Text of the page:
“Second, you need the government machinery in place with a plan – ensuring there’s a command-and-control structure, that there are finances made available, that there are teams that can make decisions, that there’s a structure for funding. And that plan should preferably be supported by legislation, as there are many legal implications of pandemic control measures. Having a well-functioning health care system is going to be critical to implement these measures in hospitals, laboratories and in the community.

“Third, you need the ability to make and access biomedical countermeasures, and there are three key ones: the first is diagnostics, the second is vaccines and the third is treatment – not just medications, but ventilators, oxygen, and so on.”

Most countries are focusing on the latter two elements, he notes, which form part of the international pandemic accord that was supposed to be wrapped up by 24 May this year, after two years of negotiations. However, serious disagreements arose around how much product pharmaceutical companies should be required to set aside for lower- and middle-income countries in need, as well as around intellectual property rights.

“Several countries have refused to allow any language in the treaty on equity relating to intellectual property,” says Abdool Karim. “They view biomedical countermeasures as a vehicle for profiteering. The African Union tabled some language that would promote equity – but this was rejected.

“The original language said that if any country developed a biomedical countermeasure, they were obligated to make 50% of it available to an international equitable distribution mechanism, like COVAX,” he says. “But some wealthy countries didn’t view that as an acceptable approach. They want to keep it all.”

Inequity in vaccine distribution was a major challenge as the world grappled with COVID-19. Initiatives like COVAX – one of three pillars of the Access to COVID-19 Tools (ACT) Accelerator – were designed to counteract it.

COVAX brought together governments, global health organisations, manufacturers, scientists, the private sector, civil society and philanthropy, with the aim of providing innovative and, vitally, equitable access to COVID-19 diagnostics, treatments and vaccines.

In effect, this was a kind of forerunner to the pandemic accord currently being negotiated. “I didn’t realise how some countries actually want the inequity,” says Abdool Karim .

“When countries have chosen to be amoral in protecting and fostering a ‘me first’ approach, it’s very hard to convince them otherwise. At some level I do understand that leaders want to protect their own citizens first. But there comes a point in where you have to acknowledge that viruses don’t respect national boundaries. It’s called a ‘pandemic’ for a reason.

“No country can control a fast-spreading pandemic virus in isolation while it is spreading elsewhere in the world – as we saw with Omicron. A pandemic response must be a global response, not just a country response.”

Empowering clinicians

Returning to the question of surveillance, Abdool Karim says a robust early-warning system requires empowering clinicians, who are the first line of defence. “Almost every pandemic is identified initially by an astute clinician,” he says. “If you think about it, who identified the AIDS pandemic? It was a doctor at the US CDC who saw that there were all these requests coming in from California and New York, for pentamidine to treat pneumocystis carinii pneumonia. He saw that the patients were all gay men, and that was the first identification of AIDS in the 5 June 1981 issue of the Morbidity and Mortality Weekly Report.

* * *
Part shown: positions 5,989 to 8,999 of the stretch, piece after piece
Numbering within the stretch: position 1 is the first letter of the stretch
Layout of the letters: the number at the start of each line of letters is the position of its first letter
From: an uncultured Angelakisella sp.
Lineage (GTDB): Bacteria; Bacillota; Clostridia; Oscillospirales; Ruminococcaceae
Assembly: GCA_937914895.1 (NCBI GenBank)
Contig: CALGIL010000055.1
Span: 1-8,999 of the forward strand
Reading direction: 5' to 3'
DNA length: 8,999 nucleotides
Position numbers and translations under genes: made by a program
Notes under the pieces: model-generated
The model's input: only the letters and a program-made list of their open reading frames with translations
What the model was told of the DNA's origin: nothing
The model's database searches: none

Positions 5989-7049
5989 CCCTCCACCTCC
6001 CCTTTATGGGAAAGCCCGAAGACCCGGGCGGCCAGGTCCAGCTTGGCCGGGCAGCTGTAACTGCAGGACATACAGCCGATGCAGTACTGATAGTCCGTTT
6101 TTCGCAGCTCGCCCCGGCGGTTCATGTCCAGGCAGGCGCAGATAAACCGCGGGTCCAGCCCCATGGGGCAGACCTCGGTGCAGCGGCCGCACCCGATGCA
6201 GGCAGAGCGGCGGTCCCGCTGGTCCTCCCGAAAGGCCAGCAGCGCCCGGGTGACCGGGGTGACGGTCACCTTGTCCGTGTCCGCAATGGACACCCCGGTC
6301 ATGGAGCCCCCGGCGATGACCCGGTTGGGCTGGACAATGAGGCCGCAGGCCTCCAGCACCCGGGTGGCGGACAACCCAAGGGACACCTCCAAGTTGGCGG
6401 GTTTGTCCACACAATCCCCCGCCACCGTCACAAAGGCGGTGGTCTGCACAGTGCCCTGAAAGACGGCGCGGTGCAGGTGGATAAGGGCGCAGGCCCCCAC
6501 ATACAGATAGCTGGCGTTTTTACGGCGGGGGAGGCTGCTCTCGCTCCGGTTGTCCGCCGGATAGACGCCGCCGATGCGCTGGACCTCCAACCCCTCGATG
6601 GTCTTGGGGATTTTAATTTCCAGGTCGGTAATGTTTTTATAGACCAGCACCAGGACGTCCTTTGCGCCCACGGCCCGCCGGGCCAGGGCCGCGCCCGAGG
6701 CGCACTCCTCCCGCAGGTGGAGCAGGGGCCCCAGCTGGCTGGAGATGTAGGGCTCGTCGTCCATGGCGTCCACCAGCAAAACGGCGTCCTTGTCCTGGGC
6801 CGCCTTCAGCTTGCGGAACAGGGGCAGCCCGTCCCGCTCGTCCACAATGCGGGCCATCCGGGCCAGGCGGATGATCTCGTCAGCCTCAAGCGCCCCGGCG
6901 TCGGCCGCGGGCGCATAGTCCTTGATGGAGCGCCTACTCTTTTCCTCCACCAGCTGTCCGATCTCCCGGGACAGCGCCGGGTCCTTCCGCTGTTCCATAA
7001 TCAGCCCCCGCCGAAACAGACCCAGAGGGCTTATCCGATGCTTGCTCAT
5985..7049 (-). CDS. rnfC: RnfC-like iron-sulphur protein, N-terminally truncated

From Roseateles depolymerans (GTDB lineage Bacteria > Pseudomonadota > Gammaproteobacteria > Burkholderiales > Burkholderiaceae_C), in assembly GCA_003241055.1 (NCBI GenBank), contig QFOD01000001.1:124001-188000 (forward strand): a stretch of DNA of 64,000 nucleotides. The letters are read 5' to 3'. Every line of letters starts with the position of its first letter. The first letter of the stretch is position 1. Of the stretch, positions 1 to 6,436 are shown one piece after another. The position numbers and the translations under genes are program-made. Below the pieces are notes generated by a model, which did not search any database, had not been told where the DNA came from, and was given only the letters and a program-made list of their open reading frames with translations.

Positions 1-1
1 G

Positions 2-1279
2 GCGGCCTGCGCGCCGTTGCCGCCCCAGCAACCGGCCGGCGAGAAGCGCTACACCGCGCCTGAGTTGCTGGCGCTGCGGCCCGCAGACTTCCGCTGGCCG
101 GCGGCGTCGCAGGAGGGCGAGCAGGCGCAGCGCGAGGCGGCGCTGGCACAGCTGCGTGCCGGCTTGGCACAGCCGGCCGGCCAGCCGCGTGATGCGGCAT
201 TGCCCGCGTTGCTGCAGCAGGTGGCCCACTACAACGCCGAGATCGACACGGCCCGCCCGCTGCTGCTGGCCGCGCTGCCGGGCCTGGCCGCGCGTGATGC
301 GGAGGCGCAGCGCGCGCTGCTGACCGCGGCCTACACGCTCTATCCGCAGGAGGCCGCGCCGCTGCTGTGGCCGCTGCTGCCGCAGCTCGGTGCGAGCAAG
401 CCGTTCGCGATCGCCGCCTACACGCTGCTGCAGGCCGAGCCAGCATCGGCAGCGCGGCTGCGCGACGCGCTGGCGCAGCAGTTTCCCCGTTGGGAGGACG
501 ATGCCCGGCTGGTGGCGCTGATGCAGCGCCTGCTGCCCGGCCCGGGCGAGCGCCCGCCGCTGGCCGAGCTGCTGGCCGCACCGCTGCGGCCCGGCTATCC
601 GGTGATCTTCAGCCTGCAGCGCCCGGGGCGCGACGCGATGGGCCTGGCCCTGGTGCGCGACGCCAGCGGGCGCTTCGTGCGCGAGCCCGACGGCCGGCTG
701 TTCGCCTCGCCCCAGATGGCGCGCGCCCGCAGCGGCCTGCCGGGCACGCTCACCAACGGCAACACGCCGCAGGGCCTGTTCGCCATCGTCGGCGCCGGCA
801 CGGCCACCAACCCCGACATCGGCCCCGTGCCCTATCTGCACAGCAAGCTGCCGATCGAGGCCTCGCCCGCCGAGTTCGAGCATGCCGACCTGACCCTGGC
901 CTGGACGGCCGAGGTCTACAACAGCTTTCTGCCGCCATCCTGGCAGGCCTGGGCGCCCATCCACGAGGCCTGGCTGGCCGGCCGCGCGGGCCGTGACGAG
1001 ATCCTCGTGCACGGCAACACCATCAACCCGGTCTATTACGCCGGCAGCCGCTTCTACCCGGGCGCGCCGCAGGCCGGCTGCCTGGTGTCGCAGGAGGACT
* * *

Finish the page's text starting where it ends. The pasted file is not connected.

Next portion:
“If you think about COVID-19, Drs Zhang and Li from the Wuhan District Hospital were seeing undiagnosed pneumonias and realised they were dealing with an unusual infectious disease. When Dr Li became concerned that his reports were not being taken seriously by the Wuhan district authorities, he started writing messages about his undiagnosed pneumonia cases on WeChat – so much so that the police went to his house and warned him not to spread rumours about these cases of pneumonia. But he was proven to be correct.

“There are many other cases of clinicians being key to early identification of epidemics and pandemics – even cases of Ebola were initially identified by clinicians in the Democratic Republic of the Congo.”

There’s a simple explanation for this, he says. When there is a new organism spreading, you don’t know what it is and don’t have a test for it, so you can’t identify it in a laboratory. You have to identify clinically that you’re dealing with something unusual, and then the labs follow later by identifying the causative agent.

“But the actual pandemic is initially picked up by clinicians. So, we need alert clinicians to pick up initial cases, and then notify the district authorities or the national infectious disease authorities as a key part of the chain for an effective early containment response.”

That’s part of what the WHO Hub for Pandemic and Epidemic Intelligence in Berlin is all about, he says. One of its programmes is working at country level with infectious disease and public health agencies, all of which have the responsibility to do surveillance, to receive notification of new illnesses, and then to act on that – to listen when doctors notice there’s a problem.

While the COVID-19 pandemic brought immense challenges, the knowledge that experts like Abdool Karim are already working behind the scenes to prepare for the next one is comforting. And hopefully, by prioritising practical preparedness measures and fostering international cooperation, we can face future outbreaks with not only resilience, but a proactive, equitable approach, safeguarding not only public health, but building a more secure future for all.